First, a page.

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Narrowband Cellular IoT Offers Clean Slate

Steve Bell

2016 looks to be a very exciting year in the low-power wide-area (LPWA) market, with a number of major players positioning to assist mobile operators to take advantage of the blossoming Internet of Things opportunities.

The recent announcement by the GSMA that it has established a "Mobile IoT Initiative" was yet another confirmation that LPWA solutions are an absolute necessity to fulfill the full potential of IoT. Twenty-six of the world's leading mobile operators, along with infrastructure manufacturers, OEMs, module and chipsets vendors, are lending support to this initiative to accelerate development of LPWA solutions in licensed spectrum.

The group will provide analysis and feedback to assist 3GPP in achieving standardization of the technologies as rapidly as possible. The GSMA's statement identified that there is an expectation for initial specifications for LPWA solutions to be completed by the end of 2015, with first implementations in early 2016 and full commercial solutions by year-end.

After years of convergence toward a single technology -- LTE -- the industry is recognizing that, in order to be able to serve the diverse but relatively simple connectivity and data requirements of the machine-to-machine (M2M) and IoT markets, a single technology may not be capable of delivering on all use cases. Consequently, the GSMA identified that its initiative will focus on three complementary licensed 3GPP standards: LTE evolutions, GSM evolutions and clean-slate technologies. LTE evolutions were covered in 3GPP Release 12 (Low-Cost MTC), and will be further refined in Release 13 (LTE eMTC).

With regard to GSM evolutions and clean-slate technologies, it is interesting to note that both were part of a GERAN #62 study item by 3GPP, entitled "Cellular System Support for Ultra Low Complexity and Low Throughput Internet of Things." The intent of the study was to evaluate the evolution of the current GERAN system via an extended coverage version of GSM (EC-GSM), as well as clean-slate technology.

Both GSM evolutions and the clean-slate solutions had to enhance coverage by 20 dB compared with legacy GPRS, and achieve ten-year battery life for devices that were also cost effective. These are not dissimilar goals to those of the GSMA initiative. The study tested EC-GSM and six clean-slate technologies compliance against a set of performance objectives that included improved indoor coverage, support for massive numbers of low-throughput devices, reduced device complexity, improved power efficiency and latency.

An August 14, 2015 report from the TSG GERAN #67 meeting summarizing the study concluded that, against these five performance objectives, NB-CIoT is the only one of the six clean-slate solutions that is fully compliant, and EC-GSM is the GSM evolution that is fully compliant, whereas the other five candidate technologies were only partially described.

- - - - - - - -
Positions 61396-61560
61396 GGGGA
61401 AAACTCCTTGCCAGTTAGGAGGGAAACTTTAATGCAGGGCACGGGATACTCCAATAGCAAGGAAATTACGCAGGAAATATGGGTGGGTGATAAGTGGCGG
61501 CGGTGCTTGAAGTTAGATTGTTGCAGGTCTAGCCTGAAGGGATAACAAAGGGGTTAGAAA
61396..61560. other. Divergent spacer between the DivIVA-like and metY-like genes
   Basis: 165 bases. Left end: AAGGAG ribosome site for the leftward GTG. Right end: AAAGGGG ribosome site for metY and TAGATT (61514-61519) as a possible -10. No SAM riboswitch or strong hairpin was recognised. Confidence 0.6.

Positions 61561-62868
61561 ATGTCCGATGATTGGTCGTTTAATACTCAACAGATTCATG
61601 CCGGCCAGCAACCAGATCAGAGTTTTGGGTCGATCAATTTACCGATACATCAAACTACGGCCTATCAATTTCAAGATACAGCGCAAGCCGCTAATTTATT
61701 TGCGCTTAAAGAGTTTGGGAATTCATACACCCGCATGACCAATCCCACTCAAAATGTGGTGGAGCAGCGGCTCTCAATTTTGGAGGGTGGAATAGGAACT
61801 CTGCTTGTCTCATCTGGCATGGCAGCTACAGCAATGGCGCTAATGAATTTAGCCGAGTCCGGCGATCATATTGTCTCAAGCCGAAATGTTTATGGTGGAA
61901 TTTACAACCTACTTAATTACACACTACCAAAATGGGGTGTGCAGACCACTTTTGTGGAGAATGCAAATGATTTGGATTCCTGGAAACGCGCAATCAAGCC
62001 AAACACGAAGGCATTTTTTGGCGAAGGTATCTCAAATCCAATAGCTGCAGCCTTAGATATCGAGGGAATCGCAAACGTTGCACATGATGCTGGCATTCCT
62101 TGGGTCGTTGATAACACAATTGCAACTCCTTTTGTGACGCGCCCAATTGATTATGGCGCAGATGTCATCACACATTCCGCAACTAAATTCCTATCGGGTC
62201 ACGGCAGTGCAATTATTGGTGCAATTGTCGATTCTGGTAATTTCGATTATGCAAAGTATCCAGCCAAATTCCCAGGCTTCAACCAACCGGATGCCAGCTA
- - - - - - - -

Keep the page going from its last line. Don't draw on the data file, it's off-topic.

The study also determined that EC-GSM and NB-CIoT met the requirements for coexistence with existing GSM UMTS and LTE systems and hardware. Now these two compliant technologies will move to the next stage in September 2015, with EC-GSM becoming a work item within GERAN and NB-CIoT becoming a work item within 3GPP RAN, with the expectation that standards for both will be frozen by March 2016.

With NB-CIoT on schedule to be part of 3GPP Release 13 in March 2016, it appears to be the strongest contender for the preferred GSMA clean-slate solution, given the results from work already being carried out within the 3GPP standards body. If consensus can be reached among the operators and the GSMA to support NB-CIoT as the clean-slate technology of choice, then the timeline identified in the GSMA's announcement looks to be achievable. Undoubtedly, the fact that the NB-CIoT standard is being backed by some of the largest M2M players should help drive this outcome.

— Steve Bell, Senior Analyst, Heavy Reading

This blog is sponsored by Huawei.

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9/11/2015 | 9:44:01 AM
IoT may require differentiated service levels
IoT covers a large range of applications. It can be machine to machine or consumer or healthcare or automotive etc. These applications will have varying degrees of requirements for connectivity as well as data transmission. While a healthcare device may collect continuous amount of data a smart appliance may not have to be transmitting continuously. We can even consider within an automobile for an exampke example various systems, all systems related to safety may need continious monitoring and real time feedback however an infotainment system may have different requirements. Environmental applications such as clean air and water monitoring systems may have another set of requirements. All these applications will transfer varying degrees of data, some large some small and others will be a mix of these and at various inetrvals vs. Real time. It maybe important to understand these requirements from a systems perspective and offer differentiated class of services within a network that provides connectivity
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